As a result, great companies are being built leveraging new market segments that are big and impactful enough to generate significant value and wealth. Given the structure of management fees, it would be impossible for any venture firm to have experience in all markets and categories, let along age groups, sexes, and races (even if Andreessen Horowitz is giving it their best shot :) ).

Julie’s company, Stowaway Cosmetics is a great example of a company that I believe is an inefficiency in this efficient startup market. While vertically integrated brands have become a hot market for startups ever since Warby Parker burst onto the scene, Stowaway isn’t just seeking to apply the same business model to another product category in the hopes of striking it rich.

Stowaway is founded by women which makes up less than 20% of all VC funded companies (this number has jumped significantly but as recently as 2009 was under 10%). Stowaway’s “secret” is that women never finish their makeup and hoard their products because they feel guilty throwing it away, a secret that most male investors and entrepreneurs undoubtedly know very little about. The founders also have very different backgrounds which contribute to the company’s secret. Julie is an experienced startup founder who knows intimately how to build product and acquire customers. Julie’s cofounder, Chelsa Crowley has spent her entire career in the cosmetics industry. As a result, Chelsa not only understands how to build great cosmetics brands but she knows the inefficiencies that plague the big brands. Chelsa knew that it costs the same amount for high end makeup brands to make smaller-sized products as it does the larger products they sell in stores. Due to brick and mortar margins, economically it has traditionally only made sense for companies to make products that are way too big for women to finish. As a result, you two founders leveraging a secret to build a $20 bill that completely bypasses efficiency of the startup market.

If founders and investors want to find the $20 bills, they’ll need new models to find the outliers. This means more diversity in thinking, team and extended team members. At Metamorphic Ventures, we’ve been building a hands-on network of advisors and partners to assist in both vetting and helping companies because given the structure of management fees, it’s just not possible for any one venture firm to cover so many different demographics and categories. As a result, we lean on our peers and markets/trends/ideas shared within our networks, which leads to a certain form of what is referred to in statistics as a “fallacy of hasty generalization”.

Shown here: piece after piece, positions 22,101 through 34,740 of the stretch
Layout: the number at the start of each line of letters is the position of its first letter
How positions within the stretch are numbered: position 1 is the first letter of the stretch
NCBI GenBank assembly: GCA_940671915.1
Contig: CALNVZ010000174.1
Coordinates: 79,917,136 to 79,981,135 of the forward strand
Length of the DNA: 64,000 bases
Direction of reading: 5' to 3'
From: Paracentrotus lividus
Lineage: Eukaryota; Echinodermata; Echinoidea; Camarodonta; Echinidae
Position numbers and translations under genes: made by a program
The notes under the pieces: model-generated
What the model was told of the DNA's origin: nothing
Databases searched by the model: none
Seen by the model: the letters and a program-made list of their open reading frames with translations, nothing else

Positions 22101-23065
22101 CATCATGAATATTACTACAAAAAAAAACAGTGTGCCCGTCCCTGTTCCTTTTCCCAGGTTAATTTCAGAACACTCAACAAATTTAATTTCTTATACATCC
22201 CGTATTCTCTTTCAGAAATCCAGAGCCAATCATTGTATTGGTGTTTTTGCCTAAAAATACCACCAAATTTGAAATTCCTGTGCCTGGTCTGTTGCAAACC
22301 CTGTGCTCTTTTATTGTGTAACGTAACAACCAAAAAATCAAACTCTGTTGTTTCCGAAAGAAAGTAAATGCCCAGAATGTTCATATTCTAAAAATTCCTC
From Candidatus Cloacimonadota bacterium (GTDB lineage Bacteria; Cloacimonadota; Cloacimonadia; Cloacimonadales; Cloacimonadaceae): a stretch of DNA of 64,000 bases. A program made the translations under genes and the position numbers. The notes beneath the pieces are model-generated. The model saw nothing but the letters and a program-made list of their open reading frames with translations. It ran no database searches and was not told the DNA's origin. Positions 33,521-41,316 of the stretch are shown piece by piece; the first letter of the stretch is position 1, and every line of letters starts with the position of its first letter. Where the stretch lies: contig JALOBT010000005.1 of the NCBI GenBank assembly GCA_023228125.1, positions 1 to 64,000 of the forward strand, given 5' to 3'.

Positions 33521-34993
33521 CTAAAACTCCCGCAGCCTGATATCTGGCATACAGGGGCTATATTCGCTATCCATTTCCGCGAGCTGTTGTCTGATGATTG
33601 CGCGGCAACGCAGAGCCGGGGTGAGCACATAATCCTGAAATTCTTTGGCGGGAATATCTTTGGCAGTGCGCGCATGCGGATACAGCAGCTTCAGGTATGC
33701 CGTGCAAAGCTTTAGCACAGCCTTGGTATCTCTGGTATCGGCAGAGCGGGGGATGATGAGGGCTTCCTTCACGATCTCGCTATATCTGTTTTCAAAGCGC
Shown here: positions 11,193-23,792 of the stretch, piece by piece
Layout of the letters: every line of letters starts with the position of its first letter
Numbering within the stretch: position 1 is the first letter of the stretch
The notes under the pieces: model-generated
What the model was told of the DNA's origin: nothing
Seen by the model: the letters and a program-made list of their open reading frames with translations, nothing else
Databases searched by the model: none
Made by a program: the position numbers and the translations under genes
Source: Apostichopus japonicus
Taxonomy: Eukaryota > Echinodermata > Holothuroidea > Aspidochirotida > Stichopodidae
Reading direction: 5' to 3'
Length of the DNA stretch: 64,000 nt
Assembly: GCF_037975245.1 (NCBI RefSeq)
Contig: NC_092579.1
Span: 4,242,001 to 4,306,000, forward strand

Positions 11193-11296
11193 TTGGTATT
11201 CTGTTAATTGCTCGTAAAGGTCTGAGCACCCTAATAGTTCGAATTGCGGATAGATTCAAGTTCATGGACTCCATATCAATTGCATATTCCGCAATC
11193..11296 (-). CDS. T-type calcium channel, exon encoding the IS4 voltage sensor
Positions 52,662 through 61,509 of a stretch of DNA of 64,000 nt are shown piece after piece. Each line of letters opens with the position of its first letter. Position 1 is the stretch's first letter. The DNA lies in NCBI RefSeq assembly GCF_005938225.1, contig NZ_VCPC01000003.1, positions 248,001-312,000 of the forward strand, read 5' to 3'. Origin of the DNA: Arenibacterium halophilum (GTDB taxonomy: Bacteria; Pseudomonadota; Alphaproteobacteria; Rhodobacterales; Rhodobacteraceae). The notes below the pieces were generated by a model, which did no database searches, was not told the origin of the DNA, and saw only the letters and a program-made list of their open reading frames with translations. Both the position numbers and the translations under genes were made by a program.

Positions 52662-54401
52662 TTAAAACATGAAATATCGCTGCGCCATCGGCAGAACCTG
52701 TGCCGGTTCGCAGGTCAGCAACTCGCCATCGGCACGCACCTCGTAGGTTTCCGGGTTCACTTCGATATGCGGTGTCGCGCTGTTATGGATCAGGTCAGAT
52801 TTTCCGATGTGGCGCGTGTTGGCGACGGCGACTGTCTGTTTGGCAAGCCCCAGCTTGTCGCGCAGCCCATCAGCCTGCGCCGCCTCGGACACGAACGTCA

Sean Rose, a member of the product team at Slack alluded to this recently when he tweeted the following:

Tweet #1
Tweet #2

Founders and operators that find the $20 bills will be those that are hell bent on solving a specific problem and/or understand the intricacies of their customer’s needs/wants better than just about anyone else on Earth. My earlier point about companies that needn’t be VC-backed applies to those that will need VC funding to get to scale as well. Building a company that can sustain itself allows for optionality, which that allows companies to continue to build despite which hot markets/companies investors want to invest in during that time. Rafat Ali, founder of Skift nailed it in his post entitled “How We Got off the Addiction to Venture Capital and Created Our Own Way to Profits” when he called these Bootstrap+ companies, which can also be a temporary denomination until investors can’t ignore you any longer.

Starting a company is hard work. Just because the basis of this post is about markets and ideas doesn’t mean I’m minimizing the fact that it takes a ton of hard work, trial and error, a special team, and a little bit of luck to build a great company. This is why investors like to fund “missionaries and not mercenaries” because only those that are hell bent on success will find it (even if not all will).

We’re all human and therefore are subject to our own biases and experiences. Some of the most successful people are those that recognize their own biases and are able to overcome them. The best way to do so is to surround yourself with people who are different and therefore have different biases and experiences. Investors that find these $20 bills will do so by recognizing where their pitfalls exist and overcome them. Hence what makes outliers, outliers because if we all had the same ideas and experiences, progress would be hard to come by or as Chamath Palihapitiya calls “Bros Funding Bros”.